Cognitive linguistics aims to explore language in terms of evolutionary-developed faculties, showing how human language is interestingly related to human cognition. It is now rapidly developing into different compatible frameworks. Although the interdisciplinary nature of cognitive linguistics is mostly reflected in its connections with other branches of cognitive science, it is nowadays expanding to include the domains of discourse, pragmatics, psycholinguistics and sociolinguistics. The greatest step in this direction was made at the 8th International Cognitive Linguistics Conference held at the University of La Rioja in 2003, aimed to make relevant connections between cognitive linguistics and other approaches to language.

At the beginning of the 21st century, cognitive linguistics is one of the major fields of research, drawing increasing interest from scientists worldwide. International Cognitive Linguistics Association (ICLA) connects researchers in cognitive linguistics and is extremely active in organizing conferences, fostering regional affiliates and sponsoring various publications in the field. In the 2000s regional Cognitive Linguistics Associations, affiliated to ICLA, began to emerge. Cognitive linguistics conferences and publications are growing in number and range in many countries, to the extent that it is difficult to keep track of them all.

In 1980, in his book Schools of Linguistics, Geoffrey Sampson wrote: “I venture to predict...that as the linguistics of the immediate past has been psychological linguistics, so the linguistics of the near future will be biological linguistics”. At the birth of the twenty-first century, we may confirm that his prediction was accurate. Biolinguistics has become one of the major areas of research, drawing increasing interest from scientists.Basically, biolinguistics deals with the biological side of the language, trying to translate the linguistic phenomena into terms of muscular movement and glandular secretion. The first comprehensive book on the bilogical side of language was Handbook of Biolinguistics by Meader and Muyskens, published in 1950. They named the branch “biolinguistics” and laid the foundations of the area that is to prove extremely productive at the close of the 20th century. Interestingly, subsequent research mostly focused on the study of individuals with injured brains and has only recently begun to go beyond such studies.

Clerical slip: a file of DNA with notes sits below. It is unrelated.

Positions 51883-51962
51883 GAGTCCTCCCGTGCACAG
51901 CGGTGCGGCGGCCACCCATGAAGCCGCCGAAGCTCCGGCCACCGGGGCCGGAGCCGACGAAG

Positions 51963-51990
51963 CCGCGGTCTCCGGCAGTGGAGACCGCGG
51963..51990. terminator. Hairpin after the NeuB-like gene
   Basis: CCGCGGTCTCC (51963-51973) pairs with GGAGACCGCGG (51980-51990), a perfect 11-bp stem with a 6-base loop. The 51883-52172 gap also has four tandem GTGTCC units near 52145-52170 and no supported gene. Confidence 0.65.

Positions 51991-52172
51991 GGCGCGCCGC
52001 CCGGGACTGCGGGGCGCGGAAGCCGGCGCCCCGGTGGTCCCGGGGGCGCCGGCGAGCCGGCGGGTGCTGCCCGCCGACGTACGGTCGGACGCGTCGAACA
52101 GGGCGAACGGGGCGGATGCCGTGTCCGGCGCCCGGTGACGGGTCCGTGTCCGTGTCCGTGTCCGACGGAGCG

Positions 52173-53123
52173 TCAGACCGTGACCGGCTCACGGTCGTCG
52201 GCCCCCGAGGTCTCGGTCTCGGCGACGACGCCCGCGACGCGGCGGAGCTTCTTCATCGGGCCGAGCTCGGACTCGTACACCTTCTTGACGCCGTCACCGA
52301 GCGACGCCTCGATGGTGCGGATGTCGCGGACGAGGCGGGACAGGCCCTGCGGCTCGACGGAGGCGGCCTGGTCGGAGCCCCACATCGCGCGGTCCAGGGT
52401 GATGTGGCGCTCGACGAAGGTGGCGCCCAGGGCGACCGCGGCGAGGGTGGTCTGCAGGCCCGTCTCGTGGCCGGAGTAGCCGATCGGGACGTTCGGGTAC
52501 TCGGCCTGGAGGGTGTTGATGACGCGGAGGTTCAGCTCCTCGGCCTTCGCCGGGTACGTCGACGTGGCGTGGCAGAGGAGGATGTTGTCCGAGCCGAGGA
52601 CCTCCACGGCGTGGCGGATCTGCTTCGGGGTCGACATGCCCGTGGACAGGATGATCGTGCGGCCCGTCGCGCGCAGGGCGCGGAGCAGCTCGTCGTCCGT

Biolinguistics is today faced with the task of answering three main questions:
1)Where in the brain are speech and language localized?
2)How does the nervous system function to encode and decode speech and language?
3)Are the components of language – phonology, syntax, semantics – neuroanatomically distinct and therefore vulnerable to separate impairment?
The growing sophistication of available equipment and new generations of instrumentation have led to great advances in the field, but no definite answers to these questions have been found as yet. They remain the guiding principles for future research in the field that seems to be blossoming at the present moment.


As we have seen, modern linguistics has not diminished in significance under the influence of the tecnological revolution. Having adapted itself to conteporary trends and interests, it continues to attract great attention from scholars worldwide. Intensive research in computational linguistics promises to open the door to an entire new world of discovery, in ways we can hardly yet comprehend. Cognitive linguistigs offers useful help in understanding the general nature of human knowledge, whereas the growing field of biolinguistics can give significant insight into the functioning of the human brain, often described as the next intellectual frontier. Apparently, linguistics is mostly used for pragmatic purposes that are of value to the contemporary world and is more and more strongly related to other disciplines, espacially natural and computer science.